Are You Wokin’ Hard or Hardly Workin’?
There is a poignant moment in the Preston Sturges movie Christmas in July, when Dick Powell’s boss calls him into his office for a little chat. Powell is a lowly clerk, chained to an adding machine for eight hours a day, and has been daydreaming
of winning it big in a radio contest, which makes his work suffer.
Powell’s boss doesn’t give him the standard chewing-out; instead he goes into a mellow reminiscence about his own youthful hopes & ambitions, his dreams of conquering the world and reaping fame and fortune – and finally realizing that his life was not going to amount to much more than the daily grind at the office. But did that make him feel himself a failure? No! Powell’s boss explains that he decided he would do his best at the work that was put in front of him, and that that would be the true measure of his success – if he did his daily work well. He encourages Powell to think the same way, and then dismisses him.
The movie itself is a rip-roaring screwball comedy, but that little monologue was a serious piece of writing on the part of Preston Sturges, who always wrote his own movie scripts. I think Sturges was trying to slip in a little old-fashioned common-sense. Most of us will never become Hollywood stars or make a killing on Wall Street or discover a ruby mine in Thailand. We’ll have to grub for a living; ”in the sweat of thy face shalt thou eat bread.”
The reason for this tedious prologue is that I have been getting an increasing number of inquiries here at TEFL International from prospective teachers who want to know how easy it will be to become an English teacher; these individuals are worried that they are going to have to work “too hard” at their new careers.
Where is it written that a career, any career, has to be easy?
I started out in life, at the tender age of 17, as a circus clown. I was in full makeup and costume 12 hours a day – on weekends I was in makeup and costume for 16 hours a day. I had to create my own costumes, mend them, and keep them clean. I not only had to perform in each show, but had to work a half hour before each show started, warming up the audience; not to mention sell coloring books and help set up and tear down the tent.
During the winter, when the circus laid off, I worked laying sod in Florida and California.
When I got a little older, and, I thought, a little wiser, I went back to school to get a broadcasting license so I could work in radio. Easy peasy.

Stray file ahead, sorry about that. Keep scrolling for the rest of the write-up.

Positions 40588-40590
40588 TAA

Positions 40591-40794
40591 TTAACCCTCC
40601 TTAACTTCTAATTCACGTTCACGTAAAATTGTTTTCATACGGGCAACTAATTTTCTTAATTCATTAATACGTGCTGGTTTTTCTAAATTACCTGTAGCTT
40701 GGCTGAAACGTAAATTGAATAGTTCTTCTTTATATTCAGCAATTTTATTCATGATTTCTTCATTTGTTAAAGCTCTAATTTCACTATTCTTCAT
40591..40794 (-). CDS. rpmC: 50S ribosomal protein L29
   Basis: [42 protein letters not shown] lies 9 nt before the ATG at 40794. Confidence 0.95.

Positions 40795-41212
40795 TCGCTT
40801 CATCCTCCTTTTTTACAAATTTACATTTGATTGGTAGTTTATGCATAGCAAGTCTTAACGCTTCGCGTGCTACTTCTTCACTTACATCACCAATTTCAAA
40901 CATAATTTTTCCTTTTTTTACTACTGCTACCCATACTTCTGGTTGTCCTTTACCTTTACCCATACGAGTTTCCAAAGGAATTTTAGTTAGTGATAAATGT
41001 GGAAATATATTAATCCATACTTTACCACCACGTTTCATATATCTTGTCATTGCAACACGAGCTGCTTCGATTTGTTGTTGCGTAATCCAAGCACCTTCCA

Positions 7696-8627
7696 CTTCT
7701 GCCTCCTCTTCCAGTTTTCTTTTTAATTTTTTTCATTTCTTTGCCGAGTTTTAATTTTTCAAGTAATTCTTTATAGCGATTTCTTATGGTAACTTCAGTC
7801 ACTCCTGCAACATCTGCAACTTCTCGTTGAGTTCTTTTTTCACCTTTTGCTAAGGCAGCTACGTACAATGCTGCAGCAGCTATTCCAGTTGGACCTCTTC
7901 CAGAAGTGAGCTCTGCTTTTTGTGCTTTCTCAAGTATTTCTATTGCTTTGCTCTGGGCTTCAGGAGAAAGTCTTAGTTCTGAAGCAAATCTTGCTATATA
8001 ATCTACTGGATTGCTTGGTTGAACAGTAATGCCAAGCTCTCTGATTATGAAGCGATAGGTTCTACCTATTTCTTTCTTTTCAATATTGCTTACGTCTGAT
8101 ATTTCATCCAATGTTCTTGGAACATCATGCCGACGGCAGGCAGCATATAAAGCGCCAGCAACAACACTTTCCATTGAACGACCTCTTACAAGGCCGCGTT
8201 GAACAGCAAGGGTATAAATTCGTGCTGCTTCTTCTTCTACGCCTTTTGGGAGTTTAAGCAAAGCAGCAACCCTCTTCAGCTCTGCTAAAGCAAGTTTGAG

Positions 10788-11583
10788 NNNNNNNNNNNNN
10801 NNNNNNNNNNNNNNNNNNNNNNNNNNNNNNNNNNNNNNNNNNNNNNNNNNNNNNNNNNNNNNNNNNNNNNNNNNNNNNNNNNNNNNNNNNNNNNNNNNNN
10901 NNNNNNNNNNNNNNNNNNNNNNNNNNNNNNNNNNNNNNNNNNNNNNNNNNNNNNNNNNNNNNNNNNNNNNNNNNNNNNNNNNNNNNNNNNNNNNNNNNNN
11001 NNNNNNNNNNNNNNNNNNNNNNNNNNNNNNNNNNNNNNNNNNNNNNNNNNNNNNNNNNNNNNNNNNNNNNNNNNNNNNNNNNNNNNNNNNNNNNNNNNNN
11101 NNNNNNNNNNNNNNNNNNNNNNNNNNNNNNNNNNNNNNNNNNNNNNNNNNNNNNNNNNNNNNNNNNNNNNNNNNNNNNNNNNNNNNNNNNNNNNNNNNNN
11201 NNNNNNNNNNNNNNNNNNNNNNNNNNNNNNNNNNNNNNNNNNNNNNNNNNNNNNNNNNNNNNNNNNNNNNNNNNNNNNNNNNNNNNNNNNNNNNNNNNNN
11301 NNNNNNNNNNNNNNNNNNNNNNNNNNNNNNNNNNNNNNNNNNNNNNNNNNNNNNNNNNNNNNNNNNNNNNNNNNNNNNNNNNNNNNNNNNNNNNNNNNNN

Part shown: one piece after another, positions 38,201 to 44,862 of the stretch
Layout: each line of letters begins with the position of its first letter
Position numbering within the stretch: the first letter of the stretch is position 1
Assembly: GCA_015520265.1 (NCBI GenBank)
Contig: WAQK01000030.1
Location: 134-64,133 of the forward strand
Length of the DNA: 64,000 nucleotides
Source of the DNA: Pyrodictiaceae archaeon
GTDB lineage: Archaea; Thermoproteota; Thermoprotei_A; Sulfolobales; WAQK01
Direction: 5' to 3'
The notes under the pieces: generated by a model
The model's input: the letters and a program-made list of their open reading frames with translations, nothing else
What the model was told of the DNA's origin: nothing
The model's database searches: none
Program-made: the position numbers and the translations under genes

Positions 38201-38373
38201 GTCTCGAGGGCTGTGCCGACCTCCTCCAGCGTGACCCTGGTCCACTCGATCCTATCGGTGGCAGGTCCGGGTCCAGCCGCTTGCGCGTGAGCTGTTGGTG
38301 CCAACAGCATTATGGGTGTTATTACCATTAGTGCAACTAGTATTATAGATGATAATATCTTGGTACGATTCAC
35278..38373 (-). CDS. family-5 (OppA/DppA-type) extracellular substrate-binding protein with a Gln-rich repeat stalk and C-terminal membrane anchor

My first job was as the News Director at radio station KGCX in Williston, North Dakota. I had to be at the station every morning at 4 am to turn on the transmitter. I worked steadily through the rest of the morning and into the afternoon until about 3 pm, hunting down news, writing news, broadcasting and recording news. At 3 pm I was officially done for the day – unless, of course, there was a city council meeting or the school board was meeting or the county commissioners were in session; I was expected to cover all those things live and write them up for the next broadcast. Accidents and fires happened any time of the day and night, and I had to be present at those as well.
After several years of this I finally wised up and said to myself: “Listen, dummy, what you need is your own business – get it going and it will run itself so you can sit back, order pizza, watch old Preston Sturges movies, and take it easy!”
So I started a company – one that I was certain catered to an obvious yet overlooked need. THE TOILET PAPER OF THE MONTH CLUB. I kid you not. Americans are dead serious about their toilet paper; they want it quilted, diaphanous, scented, shaded, organic, and unique. I intended to give the American public all the snob appeal they wanted. I found a company in London that would export English lavender-scented tp. A Chinese company promised me milled rice paper with a silky texture. And a company in Brooklyn produced tp that had a joke printed on every other sheet. I would get people to sign up for a dozen rolls of new tp each month, for a modest fee.
I won’t go into the sordid details – suffice it to say that my brain storm turned out to be a slight drizzle. So I had to go back to working for someone else, and eventually wound up here in Thailand as an English teacher. 8 hours a day at school, five days a week – with a few weekend activities every once in a while.
Let me tell you something . . . that felt like a vacation! And it still does.
Of course teachers are overworked and underpaid here in Thailand. So what?
It’s good, honest work, and it will keep you out of mischief.
Some of the saddest people I know here in Thailand have the misfortune to be living on inherited money or fat government pensions. They often come by TEFL International to see about taking the 4 week course to become TESOL certified to teach English in Thailand. Most decide it’s too hard. They’d rather drink themselves into a stupor each day. I’m not criticizing them – I’d probably do the same thing myself if I had an independent income. But the fact is I don’t, and so I’ve had to work all my life, and must continue to work long past the traditional retirement age (whatever the hell that is nowadays!)
And I’m grateful for it.
So if you’re interested in becoming TESOL certified to teach here in Thailand, please don’t expect any sympathy from me when you say “Oh, that sounds too hard!”
Life is too hard.
Deal with it.